February 10, 2020
Our brokers know that the absolute best rates available to borrowers shown in advertisements are for those who probably have squeaky-clean credit, high income, low debt ratios, a 30% down payment, and want to buy a property that appraises above contract price. This perfect alignment of all contributing factors just doesn't happen that often in real life. Orion and our brokers know that there really is no, “Push button, get mortgage.”
Savvy brokers know that rate sheets received from mortgage companies usually show these same "best available" rates and are intended to help clients give buyers some idea of current rates for different types of loans, but don't always mention the qualifying standards that must be met to get these “teaser” rates. Brokers are instrumental in explaining to your clients why it is important for them, in advertisements for enticingly low rates, to be sure to read the fine print, which includes the assumptions and disclaimers made in order to legally offer that particular rate to the public in print.
Our brokers are experienced at knowing that the mortgage interest rate that a borrower actually receives from a lender takes into account the purchase price, down payment, borrower's income, assets, and credit score and report, the property's type and use, and any details specific to the transaction. Best available rates are available only to a very well-qualified borrower for a fully conforming, low LTV loan, so it is extremely important for buyers to understand that each real estate transaction is unique, and therefore the interest rate available to finance any particular transaction is equally unique.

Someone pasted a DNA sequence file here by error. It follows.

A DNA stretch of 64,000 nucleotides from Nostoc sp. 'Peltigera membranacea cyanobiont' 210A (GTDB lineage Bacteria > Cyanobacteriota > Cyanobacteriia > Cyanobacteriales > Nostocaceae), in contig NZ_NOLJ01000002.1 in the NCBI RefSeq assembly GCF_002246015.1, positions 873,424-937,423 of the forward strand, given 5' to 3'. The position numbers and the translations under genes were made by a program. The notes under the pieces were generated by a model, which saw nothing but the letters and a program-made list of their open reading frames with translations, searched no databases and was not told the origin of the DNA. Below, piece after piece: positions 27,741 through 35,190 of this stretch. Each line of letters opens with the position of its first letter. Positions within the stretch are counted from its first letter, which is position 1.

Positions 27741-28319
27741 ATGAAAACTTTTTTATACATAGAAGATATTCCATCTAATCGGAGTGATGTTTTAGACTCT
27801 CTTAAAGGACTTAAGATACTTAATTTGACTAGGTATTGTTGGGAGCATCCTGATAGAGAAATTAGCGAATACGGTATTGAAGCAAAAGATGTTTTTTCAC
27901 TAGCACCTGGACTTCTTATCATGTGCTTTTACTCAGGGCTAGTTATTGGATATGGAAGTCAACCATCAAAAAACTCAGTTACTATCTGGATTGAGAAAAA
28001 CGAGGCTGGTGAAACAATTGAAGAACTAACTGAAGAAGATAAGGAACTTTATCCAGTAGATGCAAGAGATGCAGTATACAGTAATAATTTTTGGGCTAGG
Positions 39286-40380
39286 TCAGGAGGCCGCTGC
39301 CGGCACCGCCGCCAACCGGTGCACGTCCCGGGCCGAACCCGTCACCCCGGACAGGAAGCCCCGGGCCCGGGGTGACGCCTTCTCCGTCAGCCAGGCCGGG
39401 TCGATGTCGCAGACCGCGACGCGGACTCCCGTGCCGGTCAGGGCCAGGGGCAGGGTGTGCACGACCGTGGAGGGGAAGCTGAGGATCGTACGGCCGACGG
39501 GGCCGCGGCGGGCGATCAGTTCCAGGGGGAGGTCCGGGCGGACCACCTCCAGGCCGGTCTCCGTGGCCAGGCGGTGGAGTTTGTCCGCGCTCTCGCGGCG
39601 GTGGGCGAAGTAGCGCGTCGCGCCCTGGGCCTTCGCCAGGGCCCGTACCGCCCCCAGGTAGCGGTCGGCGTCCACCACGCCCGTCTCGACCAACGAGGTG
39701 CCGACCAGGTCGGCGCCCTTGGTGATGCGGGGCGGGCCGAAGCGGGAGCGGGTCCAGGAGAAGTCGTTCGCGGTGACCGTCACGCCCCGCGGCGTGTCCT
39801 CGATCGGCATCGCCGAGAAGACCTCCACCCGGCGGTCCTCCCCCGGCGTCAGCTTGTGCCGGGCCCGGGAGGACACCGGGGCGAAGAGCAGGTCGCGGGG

Brokers should explain to a potential borrower how rates work before quoting a rate off a lender's rate sheet. The client may interpret the rate pulled off this week's generic rate sheet as what they can get if they put an offer in on the property showed to them. Due to new Federal laws, telling a buyer about a particular rate without giving the necessary caveats and disclaimers could put a broker in violation of these laws. Lenders are intensely focused on risk, and with current regulations, the resulting decrease in lenders' risk tolerances has made for a very conservative lending environment. To eliminate deception and mistrust, potential borrowers should work with qualified brokers to provide an accurate, real-world analysis of the deal and the interest rate for which the buyer may really qualify.